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Are CIPRs a replacement for good advice?

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CIPRs are intended to help retirees better manage the draw-down phase of their retirement savings, but financial advice will remain an important ingredient to ensuring retirees maintain the quality of life they want.

In their response to Treasury’s Retirement Income Covenant position paper, the Association of Financial Advisers (AFA) makes some good points. 

In particular, the transition from living on a salary to living on your assets for life represents a huge change.

Determining what product or products to buy at retirement is one of the most important decisions anyone will make in their lives. Getting advice from a financial adviser is a great way for people to review their options and ensure their investment decisions are 100 per cent in their best interest.

However, ASIC research tells us that people may face challenges when engaging with a financial adviser.

Issues including "cost, perceived value, lack of customer confidence to engage with financial matters and trust issues" can stop people from initiating contact with an adviser.

What this means is millions of retirees may have passively watched their superannuation shift into account-based pensions at retirement – without the input of an experienced financial adviser.


This can expose them to all the major risks in retirement: inflation risk, market risk and longevity. Many retirees then instinctively may live more frugally than necessary – presumably to avoid the risk of their assets running out in later life.

While it’s not an easy undertaking for super funds to expand the products they offer at retirement, there has already been a huge amount of work done in the area. The government has removed many impediments that prevented innovation and there are already a range of new product options for superannuation trustees to consider.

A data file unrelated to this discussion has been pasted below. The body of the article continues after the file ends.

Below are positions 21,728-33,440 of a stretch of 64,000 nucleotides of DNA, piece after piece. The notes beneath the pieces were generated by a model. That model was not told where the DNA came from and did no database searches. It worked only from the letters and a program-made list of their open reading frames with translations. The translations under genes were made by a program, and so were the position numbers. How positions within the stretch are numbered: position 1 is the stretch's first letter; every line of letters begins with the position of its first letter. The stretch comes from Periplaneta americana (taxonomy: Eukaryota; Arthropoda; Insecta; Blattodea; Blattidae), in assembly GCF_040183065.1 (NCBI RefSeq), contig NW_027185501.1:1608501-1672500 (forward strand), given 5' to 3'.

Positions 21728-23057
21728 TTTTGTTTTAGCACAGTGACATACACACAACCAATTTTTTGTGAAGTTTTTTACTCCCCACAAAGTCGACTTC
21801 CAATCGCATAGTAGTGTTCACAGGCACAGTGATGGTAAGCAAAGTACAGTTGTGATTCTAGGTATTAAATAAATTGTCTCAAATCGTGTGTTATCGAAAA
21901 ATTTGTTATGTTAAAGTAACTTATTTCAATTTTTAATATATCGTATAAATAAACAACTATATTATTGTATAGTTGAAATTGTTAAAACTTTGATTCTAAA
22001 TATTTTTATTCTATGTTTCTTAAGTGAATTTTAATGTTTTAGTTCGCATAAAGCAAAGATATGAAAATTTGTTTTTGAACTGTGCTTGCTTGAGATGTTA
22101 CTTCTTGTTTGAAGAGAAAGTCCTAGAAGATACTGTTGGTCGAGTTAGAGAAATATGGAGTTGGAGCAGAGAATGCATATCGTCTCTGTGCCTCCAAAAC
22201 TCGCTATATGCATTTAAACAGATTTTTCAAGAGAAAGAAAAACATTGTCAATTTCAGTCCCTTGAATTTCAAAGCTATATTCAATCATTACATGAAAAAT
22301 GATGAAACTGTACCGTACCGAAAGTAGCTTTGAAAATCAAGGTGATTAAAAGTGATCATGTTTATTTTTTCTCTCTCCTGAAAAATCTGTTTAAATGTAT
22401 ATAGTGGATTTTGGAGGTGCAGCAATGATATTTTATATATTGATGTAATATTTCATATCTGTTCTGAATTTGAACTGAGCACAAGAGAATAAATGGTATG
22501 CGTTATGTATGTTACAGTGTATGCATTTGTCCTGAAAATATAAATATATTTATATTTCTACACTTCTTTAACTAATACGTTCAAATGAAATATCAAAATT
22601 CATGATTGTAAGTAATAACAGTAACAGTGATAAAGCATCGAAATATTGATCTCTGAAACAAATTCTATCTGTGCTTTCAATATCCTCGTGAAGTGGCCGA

For example, funds can now provide longevity protection, with the support of actuaries and a specialist reinsurer, without taking on longevity risk themselves and without needing large capital reserves mentioned by the AFA. 

Optimum Pensions has designed its Real Lifetime Pension product to allow a fund to manage the assets themselves and offer each retiree investment choice to suit their needs and preferences – all 100 per cent reinsured from a longevity point of view.

It’s important to note CIPRs are not compulsory for members to take. 

CIPRs mean that each super fund can offer a well-designed product to suit the needs of many retiring members. 

Members who don’t wish to take up the product, including those who have received advice about a different strategy, are under no requirement to use the CIPR, but one thing we are certain of is the CIPR or post-retirement decision is one of the most important decisions you will make in your life.

We believe advice is an important part of that process, and the focus for funds should be on the provision of both the CIPR product and the accompanying advice. It’s not an either-or consideration for us.

Continuing to shine the spotlight on how important advice is to fund members, the emergence of digital advice and ‘bionic’ advice will see an expansion in the way Australians get help making financial decisions. 

Many advisers are leveraging innovations in fintech to offer new and more efficient ways for people to access advice. 

It makes sense for super funds to be aware of these options and consider offering a menu of advice options at retirement – from scaled advice to phone-based advice, to traditional face-to-face support.

David Orford is the founder and managing director of Optimum Pensions.